The US Air Force’s X-37B space plane landed back on Earth on Sunday after spending 780 days in orbit, the longest mission in the mysterious military test program’s history.
The empty plane which looks like a small space shuttle, conducted in-orbit experiments. The exact details of these experiments are a closely guarded secret.
In a statement, the Air Force only revealed that the program “performs risk reduction, experimentation and concept of operations development for reusable space vehicle technologies.”
This is the fifth X-37B space plane to be launched into orbit over the past decade, with each flight longer than its predecessor.
Each mission has been highly secretive, leading to public speculation that the planes could be used for spying activity or testing space weapons.
In a press release Sunday, the US Air Force said the latest X-37B mission conducted experiments for the Air Force Research Laboratory (AFRL). The AFRL develops “warfighting technologies” for the air, space and cyberspace sectors, according to its website. There are speculations of laser weapons being mounted onto it.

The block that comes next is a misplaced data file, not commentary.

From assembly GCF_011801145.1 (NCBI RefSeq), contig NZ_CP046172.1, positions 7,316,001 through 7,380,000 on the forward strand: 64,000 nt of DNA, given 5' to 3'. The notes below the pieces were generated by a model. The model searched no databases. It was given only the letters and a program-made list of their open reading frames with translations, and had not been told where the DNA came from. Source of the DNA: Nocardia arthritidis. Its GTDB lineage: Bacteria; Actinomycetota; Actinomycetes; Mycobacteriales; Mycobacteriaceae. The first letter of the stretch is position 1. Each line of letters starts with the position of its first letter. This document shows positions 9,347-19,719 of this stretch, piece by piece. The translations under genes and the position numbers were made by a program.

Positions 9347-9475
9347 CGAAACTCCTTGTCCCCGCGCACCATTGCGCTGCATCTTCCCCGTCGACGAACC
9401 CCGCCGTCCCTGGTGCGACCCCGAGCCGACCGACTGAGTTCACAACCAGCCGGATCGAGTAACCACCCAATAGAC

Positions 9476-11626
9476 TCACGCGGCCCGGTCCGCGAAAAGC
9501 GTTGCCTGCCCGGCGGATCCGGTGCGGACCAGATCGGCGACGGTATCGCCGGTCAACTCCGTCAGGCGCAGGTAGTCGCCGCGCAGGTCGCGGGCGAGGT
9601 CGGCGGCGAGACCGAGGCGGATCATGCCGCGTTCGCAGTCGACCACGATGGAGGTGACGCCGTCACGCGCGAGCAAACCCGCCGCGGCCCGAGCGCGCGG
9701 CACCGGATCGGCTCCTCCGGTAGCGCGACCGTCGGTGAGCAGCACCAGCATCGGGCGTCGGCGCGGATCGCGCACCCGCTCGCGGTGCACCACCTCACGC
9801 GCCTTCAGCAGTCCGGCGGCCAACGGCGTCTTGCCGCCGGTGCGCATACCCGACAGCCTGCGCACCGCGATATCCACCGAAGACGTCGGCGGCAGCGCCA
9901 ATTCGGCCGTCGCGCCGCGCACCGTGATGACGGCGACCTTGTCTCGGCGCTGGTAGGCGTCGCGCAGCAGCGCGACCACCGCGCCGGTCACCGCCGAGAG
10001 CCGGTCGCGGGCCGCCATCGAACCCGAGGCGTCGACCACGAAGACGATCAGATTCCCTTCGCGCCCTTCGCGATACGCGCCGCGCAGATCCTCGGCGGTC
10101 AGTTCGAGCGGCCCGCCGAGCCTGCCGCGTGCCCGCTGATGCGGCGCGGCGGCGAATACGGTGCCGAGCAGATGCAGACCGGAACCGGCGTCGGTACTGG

Previous missions have tested technologies for navigation, thermal protection systems, autonomous orbital flight and reusable insulation, according to the Air Force.
The planes also have a unique design. They launch into orbit atop powerful rockets and then break away to carry out their mission. When they return to Earth, they touch down horizontally on a runway, like a commercial airplane or space shuttle orbiter coming in for landing.
The plane that just landed was launched to space in September 2017 on a SpaceX Falcon 9 rocket.
The next launch is expected in 2020.